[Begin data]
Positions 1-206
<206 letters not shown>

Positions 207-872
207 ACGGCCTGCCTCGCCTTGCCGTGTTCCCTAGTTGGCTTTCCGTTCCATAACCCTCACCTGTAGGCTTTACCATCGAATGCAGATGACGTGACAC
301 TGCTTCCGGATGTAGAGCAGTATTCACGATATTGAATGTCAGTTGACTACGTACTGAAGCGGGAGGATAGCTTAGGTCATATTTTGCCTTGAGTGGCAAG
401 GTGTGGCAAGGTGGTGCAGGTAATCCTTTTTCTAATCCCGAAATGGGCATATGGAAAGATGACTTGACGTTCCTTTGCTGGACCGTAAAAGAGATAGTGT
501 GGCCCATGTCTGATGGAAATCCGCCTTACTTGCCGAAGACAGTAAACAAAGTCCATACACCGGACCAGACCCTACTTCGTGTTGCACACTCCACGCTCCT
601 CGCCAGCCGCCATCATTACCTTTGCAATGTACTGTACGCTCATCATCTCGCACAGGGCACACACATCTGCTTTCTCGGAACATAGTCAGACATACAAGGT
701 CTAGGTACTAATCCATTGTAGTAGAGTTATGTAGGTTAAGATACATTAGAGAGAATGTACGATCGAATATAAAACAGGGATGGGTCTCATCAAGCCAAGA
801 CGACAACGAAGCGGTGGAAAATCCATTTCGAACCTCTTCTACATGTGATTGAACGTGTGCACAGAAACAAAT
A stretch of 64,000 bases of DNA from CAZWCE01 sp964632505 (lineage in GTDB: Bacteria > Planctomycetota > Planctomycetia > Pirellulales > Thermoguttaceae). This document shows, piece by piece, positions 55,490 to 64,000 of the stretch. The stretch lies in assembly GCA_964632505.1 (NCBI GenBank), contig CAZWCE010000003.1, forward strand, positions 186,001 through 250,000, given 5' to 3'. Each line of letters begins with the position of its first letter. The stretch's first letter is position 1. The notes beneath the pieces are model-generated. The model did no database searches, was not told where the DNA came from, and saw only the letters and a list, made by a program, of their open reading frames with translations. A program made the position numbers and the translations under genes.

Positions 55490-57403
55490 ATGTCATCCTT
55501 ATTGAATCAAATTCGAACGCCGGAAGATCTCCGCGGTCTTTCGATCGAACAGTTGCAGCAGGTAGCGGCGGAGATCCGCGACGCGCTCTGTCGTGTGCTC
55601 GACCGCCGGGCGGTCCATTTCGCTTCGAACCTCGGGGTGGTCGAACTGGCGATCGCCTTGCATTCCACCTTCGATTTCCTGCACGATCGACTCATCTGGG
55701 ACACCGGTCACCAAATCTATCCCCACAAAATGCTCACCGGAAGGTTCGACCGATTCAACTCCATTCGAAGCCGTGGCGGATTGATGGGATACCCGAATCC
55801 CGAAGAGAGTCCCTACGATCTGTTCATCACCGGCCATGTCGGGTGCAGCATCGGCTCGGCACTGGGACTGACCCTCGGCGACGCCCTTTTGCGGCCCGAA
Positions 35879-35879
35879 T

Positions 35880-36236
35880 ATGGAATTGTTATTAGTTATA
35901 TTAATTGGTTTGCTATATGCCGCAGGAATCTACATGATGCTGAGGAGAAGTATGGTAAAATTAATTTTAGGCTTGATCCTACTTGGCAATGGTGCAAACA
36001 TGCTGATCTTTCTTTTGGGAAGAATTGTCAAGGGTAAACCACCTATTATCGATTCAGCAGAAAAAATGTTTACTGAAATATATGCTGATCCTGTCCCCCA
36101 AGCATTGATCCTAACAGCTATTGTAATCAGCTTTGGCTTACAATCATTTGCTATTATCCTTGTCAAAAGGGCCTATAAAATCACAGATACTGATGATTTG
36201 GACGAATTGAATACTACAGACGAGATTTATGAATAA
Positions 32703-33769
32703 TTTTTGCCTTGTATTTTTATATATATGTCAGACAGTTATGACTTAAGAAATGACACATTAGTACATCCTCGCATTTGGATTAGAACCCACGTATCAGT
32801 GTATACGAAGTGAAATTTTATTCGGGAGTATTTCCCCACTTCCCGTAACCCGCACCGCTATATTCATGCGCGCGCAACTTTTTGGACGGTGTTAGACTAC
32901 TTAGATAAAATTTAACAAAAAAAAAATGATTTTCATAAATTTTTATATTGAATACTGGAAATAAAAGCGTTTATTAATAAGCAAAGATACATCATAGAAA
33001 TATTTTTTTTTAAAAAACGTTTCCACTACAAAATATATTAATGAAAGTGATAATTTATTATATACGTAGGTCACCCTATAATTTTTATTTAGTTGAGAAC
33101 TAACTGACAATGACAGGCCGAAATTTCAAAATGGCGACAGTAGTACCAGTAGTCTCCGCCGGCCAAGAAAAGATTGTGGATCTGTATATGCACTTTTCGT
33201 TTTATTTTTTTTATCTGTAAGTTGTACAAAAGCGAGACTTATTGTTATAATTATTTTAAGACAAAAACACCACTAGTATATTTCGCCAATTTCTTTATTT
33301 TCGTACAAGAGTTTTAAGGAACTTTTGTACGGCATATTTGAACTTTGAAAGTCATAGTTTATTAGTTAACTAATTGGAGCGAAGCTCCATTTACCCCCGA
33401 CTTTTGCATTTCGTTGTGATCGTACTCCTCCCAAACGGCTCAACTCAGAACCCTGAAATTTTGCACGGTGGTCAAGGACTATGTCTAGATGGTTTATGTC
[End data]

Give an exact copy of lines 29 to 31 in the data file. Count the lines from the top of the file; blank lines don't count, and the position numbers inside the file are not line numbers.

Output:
32901 TTAGATAAAATTTAACAAAAAAAAAATGATTTTCATAAATTTTTATATTGAATACTGGAAATAAAAGCGTTTATTAATAAGCAAAGATACATCATAGAAA
33001 TATTTTTTTTTAAAAAACGTTTCCACTACAAAATATATTAATGAAAGTGATAATTTATTATATACGTAGGTCACCCTATAATTTTTATTTAGTTGAGAAC
33101 TAACTGACAATGACAGGCCGAAATTTCAAAATGGCGACAGTAGTACCAGTAGTCTCCGCCGGCCAAGAAAAGATTGTGGATCTGTATATGCACTTTTCGT